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Posted in: Magento, Nexcess, Security
Jul 25

  • Created: Jul 25, 2014 1:25 PM

WordPress Vulnerability: Update WPtouch As Soon As Possible

Wordpress Plugin vulnerability

We’ve discussed WPtouch before — it’s a useful plugin for easily equipping a WordPress site with a mobile theme and touch functionality. It was recently reported by the folks over at Sucuri that the plugin contains a vulnerability that could be exploited by users without administrative privileges to upload PHP files to a server.

It’s a serious vulnerability that could allow the addition of PHP backdoors and other malware to a site — if a malicious party can add arbitrary code, they more or less own the site.

Users of 3.x versions lower than 3.4.3 of WPtouch are vulnerable. The fix is contained in versions 3.4.3 and later. WPtouch users should update immediately using the update functionality in the WordPress admin interface. Users of the 1.x and 2.x versions are not vulnerable to this particular exploit. Read more

Posted in: Security, WordPress
Jul 15

  • Created: Jul 15, 2014 4:43 PM

Creating Multilingual WordPress Sites

Multilingual WordPress

Even though the web is a global network, many businesses are happy to create an English-language site and leave it at that. In some cases, that’s fine. The burden of translation can be quite high, and if the market a site is addressing is fairly localized, then the ROI of internationalizing isn’t worth the effort. The US and Europe, most of the populations of which have at least a passing familiarity with English, have long dominated the online economy, but that’s rapidly changing.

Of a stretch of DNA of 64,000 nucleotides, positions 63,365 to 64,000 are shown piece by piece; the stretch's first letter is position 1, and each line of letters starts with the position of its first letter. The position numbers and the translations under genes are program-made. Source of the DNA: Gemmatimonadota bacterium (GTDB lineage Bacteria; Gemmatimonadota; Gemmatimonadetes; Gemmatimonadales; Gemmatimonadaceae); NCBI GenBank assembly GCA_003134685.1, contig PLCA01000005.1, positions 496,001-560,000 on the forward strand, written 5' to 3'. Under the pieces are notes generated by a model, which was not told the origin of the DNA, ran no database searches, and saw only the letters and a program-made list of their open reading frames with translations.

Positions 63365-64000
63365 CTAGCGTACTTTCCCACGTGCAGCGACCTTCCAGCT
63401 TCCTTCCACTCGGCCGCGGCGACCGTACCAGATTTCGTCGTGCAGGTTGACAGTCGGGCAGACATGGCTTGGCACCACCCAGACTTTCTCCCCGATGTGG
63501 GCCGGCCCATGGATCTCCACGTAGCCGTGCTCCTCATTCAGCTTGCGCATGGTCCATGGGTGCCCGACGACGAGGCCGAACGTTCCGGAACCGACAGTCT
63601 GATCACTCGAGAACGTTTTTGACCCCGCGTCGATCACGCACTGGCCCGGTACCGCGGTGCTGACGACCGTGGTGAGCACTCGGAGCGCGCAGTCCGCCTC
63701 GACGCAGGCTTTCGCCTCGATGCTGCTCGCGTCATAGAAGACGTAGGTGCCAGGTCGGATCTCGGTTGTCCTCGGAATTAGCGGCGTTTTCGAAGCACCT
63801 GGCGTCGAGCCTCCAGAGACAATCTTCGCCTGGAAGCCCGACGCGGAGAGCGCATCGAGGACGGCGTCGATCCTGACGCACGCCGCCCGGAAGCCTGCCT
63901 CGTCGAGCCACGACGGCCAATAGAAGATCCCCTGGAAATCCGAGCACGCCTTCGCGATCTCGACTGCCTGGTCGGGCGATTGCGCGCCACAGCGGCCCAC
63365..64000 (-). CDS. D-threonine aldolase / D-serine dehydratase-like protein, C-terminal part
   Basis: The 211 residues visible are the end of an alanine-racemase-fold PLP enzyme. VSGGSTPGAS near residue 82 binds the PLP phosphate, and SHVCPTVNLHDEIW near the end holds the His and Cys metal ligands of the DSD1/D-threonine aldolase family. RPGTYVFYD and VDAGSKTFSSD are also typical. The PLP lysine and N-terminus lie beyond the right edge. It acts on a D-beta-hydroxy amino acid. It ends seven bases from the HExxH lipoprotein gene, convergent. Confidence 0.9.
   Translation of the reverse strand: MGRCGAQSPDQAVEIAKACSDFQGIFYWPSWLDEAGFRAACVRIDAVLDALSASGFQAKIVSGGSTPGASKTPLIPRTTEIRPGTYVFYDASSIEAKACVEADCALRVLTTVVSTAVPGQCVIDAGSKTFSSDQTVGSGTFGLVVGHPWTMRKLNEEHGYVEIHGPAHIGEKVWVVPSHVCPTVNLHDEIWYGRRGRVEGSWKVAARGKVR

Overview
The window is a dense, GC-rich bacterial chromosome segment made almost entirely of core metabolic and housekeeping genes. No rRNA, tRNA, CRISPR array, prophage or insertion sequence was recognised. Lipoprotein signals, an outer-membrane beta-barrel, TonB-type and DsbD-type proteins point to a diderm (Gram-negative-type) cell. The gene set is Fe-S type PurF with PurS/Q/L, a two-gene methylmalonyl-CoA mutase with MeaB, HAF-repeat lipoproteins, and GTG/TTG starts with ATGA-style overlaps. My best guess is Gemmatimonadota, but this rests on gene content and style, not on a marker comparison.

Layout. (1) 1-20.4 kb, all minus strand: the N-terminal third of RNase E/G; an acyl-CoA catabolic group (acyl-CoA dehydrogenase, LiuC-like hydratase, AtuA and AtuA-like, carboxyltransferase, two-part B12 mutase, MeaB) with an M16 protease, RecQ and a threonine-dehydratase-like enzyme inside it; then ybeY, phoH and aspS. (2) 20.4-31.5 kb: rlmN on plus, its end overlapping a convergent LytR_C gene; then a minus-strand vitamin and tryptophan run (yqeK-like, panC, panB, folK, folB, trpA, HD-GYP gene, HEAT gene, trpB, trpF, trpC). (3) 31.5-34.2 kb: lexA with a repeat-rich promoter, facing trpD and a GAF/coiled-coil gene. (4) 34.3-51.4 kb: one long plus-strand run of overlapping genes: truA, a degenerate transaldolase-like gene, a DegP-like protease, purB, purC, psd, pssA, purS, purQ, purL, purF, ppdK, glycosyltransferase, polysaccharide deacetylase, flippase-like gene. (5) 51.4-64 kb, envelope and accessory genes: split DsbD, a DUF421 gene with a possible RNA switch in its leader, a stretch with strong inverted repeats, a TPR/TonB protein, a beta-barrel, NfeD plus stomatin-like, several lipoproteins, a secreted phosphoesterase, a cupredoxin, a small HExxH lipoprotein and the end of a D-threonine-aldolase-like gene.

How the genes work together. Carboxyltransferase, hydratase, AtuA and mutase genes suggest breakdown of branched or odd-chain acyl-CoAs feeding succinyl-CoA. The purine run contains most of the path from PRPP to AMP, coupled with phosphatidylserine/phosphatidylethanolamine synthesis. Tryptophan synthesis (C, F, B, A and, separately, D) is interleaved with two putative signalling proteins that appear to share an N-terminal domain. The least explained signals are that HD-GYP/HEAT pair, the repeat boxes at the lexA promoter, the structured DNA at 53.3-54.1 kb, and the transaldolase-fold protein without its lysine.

South America, India, and China are quickly growing in online spending power, and companies that fail to address expanding markets are missing a trick. Sites that are targeted at the European market will generally find that their audiences speak English, but if they can find what they need on sites in their native languages, they’ll preferentially do business there, so the international nature of English shouldn’t be relied on.

Even within the US, providing multi-lingual sites is a good idea. The Spanish-speaking population is large, and with Mexico, and Central and South America close by, there’s much to be gained from providing at least bilingual content.

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Posted in: Nexcess